Thyroid cytology

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Author: Mikael Häggström [note 1]


A minimum number of 6 clusters with 10 cells each has been arbitrary established to assume adequacy for a definitive diagnosis.[1] The presence of characteristic cells may still confer a definitive diagnosis, but otherwise, the report will simply state inadequate number of cells.

Risk stratification

Papillary thyroid carcinoma, with typical features shown. Pap stain.

Look at least for the following imaged features, and classify findings as per the Bethesda system:

Bethesda system
Category Description[2] Example report
I Non diagnostic/unsatisfactory
II Benign (colloid and follicular cells) Thyroid aspiration, right upper pole:
Negative for malignant cells.
Clusters of benign follicular epithelial cells and colloid. Findings are consistent with a benign hyperplastic nodule. (Bethesda category II)
III Atypia of undetermined significance (AUS) or follicular lesion of undetermined significance (FLUS) (follicular or lymphoid cells with atypical features) Thyroid aspiration, right mid pole:
Clusters of atypical follicular cells of undetermined significance (Bethesda category III).
IV Follicular nodule/suspicious follicular nodule (cell crowding, micro follicles, dispersed isolated cells, scant colloid)
V Suspicious for malignancy
VI Malignant


  1. For a full list of contributors, see article history. Creators of images are attributed at the image description pages, seen by clicking on the images. See Patholines:Authorship for details.

Main page


  1. Michael, Claire W.; Pang, Yijun; Pu, Robert T.; Hasteh, Farnaz; Griffith, Kent A. (2007). "Cellular adequacy for thyroid aspirates prepared by ThinPrep: How many cells are needed? ". Diagnostic Cytopathology 35 (12): 792–797. doi:10.1002/dc.20768. ISSN 87551039.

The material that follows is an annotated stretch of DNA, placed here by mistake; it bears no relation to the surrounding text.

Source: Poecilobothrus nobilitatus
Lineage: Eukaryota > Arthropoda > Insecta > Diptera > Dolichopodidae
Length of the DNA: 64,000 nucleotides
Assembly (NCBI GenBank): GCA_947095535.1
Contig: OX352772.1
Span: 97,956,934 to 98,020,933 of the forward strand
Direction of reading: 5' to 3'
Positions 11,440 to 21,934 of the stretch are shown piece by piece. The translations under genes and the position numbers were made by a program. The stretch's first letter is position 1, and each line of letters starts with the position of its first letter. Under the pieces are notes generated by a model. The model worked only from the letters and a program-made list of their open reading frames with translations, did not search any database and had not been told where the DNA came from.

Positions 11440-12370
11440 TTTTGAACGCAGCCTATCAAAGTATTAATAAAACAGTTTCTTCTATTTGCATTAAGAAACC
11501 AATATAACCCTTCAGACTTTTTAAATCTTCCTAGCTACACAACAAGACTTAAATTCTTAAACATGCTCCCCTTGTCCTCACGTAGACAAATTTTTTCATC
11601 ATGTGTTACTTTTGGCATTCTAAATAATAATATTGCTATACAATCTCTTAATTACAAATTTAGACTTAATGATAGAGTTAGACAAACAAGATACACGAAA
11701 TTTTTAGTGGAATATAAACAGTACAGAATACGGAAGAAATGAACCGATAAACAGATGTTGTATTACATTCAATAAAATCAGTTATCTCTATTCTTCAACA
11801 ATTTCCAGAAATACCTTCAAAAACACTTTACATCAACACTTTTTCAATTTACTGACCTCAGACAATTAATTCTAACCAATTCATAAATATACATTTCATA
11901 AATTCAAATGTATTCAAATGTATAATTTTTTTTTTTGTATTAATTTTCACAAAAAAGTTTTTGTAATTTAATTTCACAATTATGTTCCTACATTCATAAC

2. "The bethesda system for reporting thyroid cytopathology: interpretation and guidelines in surgical treatment ". Indian Journal of Otolaryngology and Head and Neck Surgery 64 (4): 305–311. December 2012. doi:10.1007/s12070-011-0289-4. PMID 24294568. 
  3. Diagram by Mikael Häggström, MD. Source data: Arul P, Masilamani S (2015). "A correlative study of solitary thyroid nodules using the bethesda system for reporting thyroid cytopathology. ". J Cancer Res Ther 11 (3): 617-22. doi:10.4103/0973-1482.157302. PMID 26458591. Archived from the original. . 
  4. Ayana Suzuki, C.T., Andrey Bychkov, M.D., Ph.D.. Thyroid & parathyroid - Follicular neoplasm. Last author update: 21 April 2022. Last staff update: 12 May 2022
  5. Costigan DC, Shaar M, Frates MC, Alexander EK, Barletta JA, Cibas ES (2020). "Defining thyroid spherules: A benign cytomorphologic feature that mimics microfollicles. ". Cancer Cytopathol 128 (3): 171-176. doi:10.1002/cncy.22219. PMID 31856389. Archived from the original. . 
  6. Image by Mikael Häggström, MD. References for findings:
    - Ayana Suzuki, C.T., Andrey Bychkov, M.D., Ph.D.. Hürthle cell neoplasm. Pathology Outlines. Last author update: 7 May 2020. Last staff update: 12 May 2022
    - Shawky M, Sakr M (2016). "Hurthle Cell Lesion: Controversies, Challenges, and Debates. ". Indian J Surg 78 (1): 41-8. doi:10.1007/s12262-015-1381-x. PMID 27186039. PMC: 4848220. Archived from the original. . 

Image sources

  1. . 4. 2021. Archived from Sharma Avishesh Singh , Ajay Sahu the original. . 
    - "This is an Open Access article that uses a funding model which does not charge readers or their institutions for access and distributed under the terms of the Creative Commons Attribution License ("